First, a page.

Björk’s flute-heavy ninth album ‘Utopia’ is one of her most enchanting and meditative to date.
Two years since lamenting the demise of a long-term romantic relationship on the critically-acclaimed Vulnicura, Björk has returned with her ninth studio album Utopia, which finds the prolific Icelandic artist healing more often than hurting. At 71 minutes, it’s the longest album yet in her 40-year career, and while its sprawling length may be daunting to more casual listeners, many will surely find it to be one of the most enriching, emotive and unique records of 2017, as Björk envelops you into her world with an oceanic, blissful musical tapestry that is as detailed as it is epic.
READ MORE: Björk // ‘Vulnicura’ reviewed
FKA twigs and Kanye collaborator Arca has returned to handle production, and his ear for the left-field has blended perfectly with Björk’s thirst to progress the boundaries of art-pop, as the pair seamlessly interweave glitchy, kaleidoscopic electronics with enchanting flute choruses and otherworldly animal samples. ‘Arisen My Senses’ is a seductive first chapter, with utterly hypnotic vocals and the expansive electronics alluring the listener into Utopia, as if into a flourishing secret garden.
Björk’s angelic voice is as unmistakable as ever, and feels as much like an instrument as anything else in the mix. She unfurls, adapts and dances across the diverse instrumentals with the patient, soothing heat of poured candle wax, maintaining a ballerina-like grace that expresses both vulnerability and strength. The somewhat haunting lead single ‘The Gate’ is one of the finest examples of this, building from its ambient opening to a chorus that aches as Björk pleades for her affection to be reciprocated (“If you care for me, care for me/And then I’ll care for you, care for you“), and is mirrored visually in its typically trippy music video.
It follows ‘Blissing Me’, one of the most intimate tracks on Utopia, which opens with a gentle harp alongside vocal layers that serve to make her poetic lyrics all the more intriguing; stylistically and thematically calling back to older songs like ‘Cocoon’. She tells the tale of the thrill felt when falling for a new lover, before exposing her anxiety over the uncertainty of the future and impending heartbreak, and questioning whether she is simply in love with the possibility of being in love again. ‘Body Memory’ is equally stunning, creating a vast soundscape that seems to express the untameable power of nature and our primal desires, while ‘Courtship’ and ‘Tabula Rasa’ have some of the most majestic flute passages on the record.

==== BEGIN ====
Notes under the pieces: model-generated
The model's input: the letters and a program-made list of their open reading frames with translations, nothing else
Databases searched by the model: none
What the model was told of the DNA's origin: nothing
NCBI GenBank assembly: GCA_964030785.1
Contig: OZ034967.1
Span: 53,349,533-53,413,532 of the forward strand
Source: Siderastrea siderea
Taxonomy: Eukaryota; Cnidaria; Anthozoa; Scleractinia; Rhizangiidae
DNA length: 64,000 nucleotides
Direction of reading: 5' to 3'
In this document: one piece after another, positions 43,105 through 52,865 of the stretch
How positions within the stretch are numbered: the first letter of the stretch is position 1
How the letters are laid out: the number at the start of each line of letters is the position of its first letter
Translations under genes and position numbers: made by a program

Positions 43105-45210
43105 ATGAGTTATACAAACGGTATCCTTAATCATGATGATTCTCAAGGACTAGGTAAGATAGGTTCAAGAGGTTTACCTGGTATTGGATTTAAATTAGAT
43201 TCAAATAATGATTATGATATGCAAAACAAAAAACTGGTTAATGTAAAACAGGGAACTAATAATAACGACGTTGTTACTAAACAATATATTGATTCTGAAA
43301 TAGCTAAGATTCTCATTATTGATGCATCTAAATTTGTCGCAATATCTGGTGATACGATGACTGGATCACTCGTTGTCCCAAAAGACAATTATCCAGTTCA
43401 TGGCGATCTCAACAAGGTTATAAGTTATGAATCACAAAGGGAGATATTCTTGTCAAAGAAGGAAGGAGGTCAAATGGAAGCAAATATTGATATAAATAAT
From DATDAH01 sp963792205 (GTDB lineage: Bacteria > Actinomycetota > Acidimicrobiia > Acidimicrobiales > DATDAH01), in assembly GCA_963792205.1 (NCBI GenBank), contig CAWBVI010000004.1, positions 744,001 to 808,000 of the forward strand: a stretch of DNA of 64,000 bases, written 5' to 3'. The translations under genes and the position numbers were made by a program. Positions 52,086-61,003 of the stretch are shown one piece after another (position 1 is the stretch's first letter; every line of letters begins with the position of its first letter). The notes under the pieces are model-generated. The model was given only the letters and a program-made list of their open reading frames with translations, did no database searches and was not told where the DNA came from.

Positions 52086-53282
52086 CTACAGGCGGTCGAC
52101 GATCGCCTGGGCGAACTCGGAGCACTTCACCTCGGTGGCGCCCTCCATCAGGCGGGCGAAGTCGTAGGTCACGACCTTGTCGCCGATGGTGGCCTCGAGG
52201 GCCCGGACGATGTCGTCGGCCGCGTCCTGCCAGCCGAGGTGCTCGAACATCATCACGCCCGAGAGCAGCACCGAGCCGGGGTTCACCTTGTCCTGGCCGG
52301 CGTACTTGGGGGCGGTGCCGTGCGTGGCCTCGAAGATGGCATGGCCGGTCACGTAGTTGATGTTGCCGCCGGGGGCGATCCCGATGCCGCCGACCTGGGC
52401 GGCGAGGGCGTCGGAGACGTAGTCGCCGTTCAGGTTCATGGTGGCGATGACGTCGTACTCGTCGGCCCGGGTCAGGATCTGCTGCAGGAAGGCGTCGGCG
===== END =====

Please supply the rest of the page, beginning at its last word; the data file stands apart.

READ MORE: Björk // ‘Volta’ at 10 years old
While Utopia does feel like something of a sequel to Vulnicura, it very much inhabits its own world, and sees Björk penning some of her most personal and spellbinding songs to date. Its pace and length may make it more of a “grower” than some previous efforts, but it becomes more emotionally resonant with each sitting, and very much feels suited for listening during times of meditation and solitude, and will surely delight long-time fans. At 52 years old, Björk is still creating some of the most consistently surprising and powerful alternative music of our times, and Utopia is yet another inventive addition to her near-flawless discography. (9/10) (Woody Delaney)
Listen to Utopia here via Spotify, and tell us what you think below!
Tags: album, Arca, Bjork, One Little Indian, review, utopia, Woody Delaney
On their fourth album 'Notes On A Conditional Form', The…
Competently and entertainingly interpreting their post-punk / new-wave influences, 'Gentle…
In writing, recording and producing a masterpiece in conjunction with…
Your email address will not be published.
This site uses Akismet to reduce spam. Learn how your comment data is processed.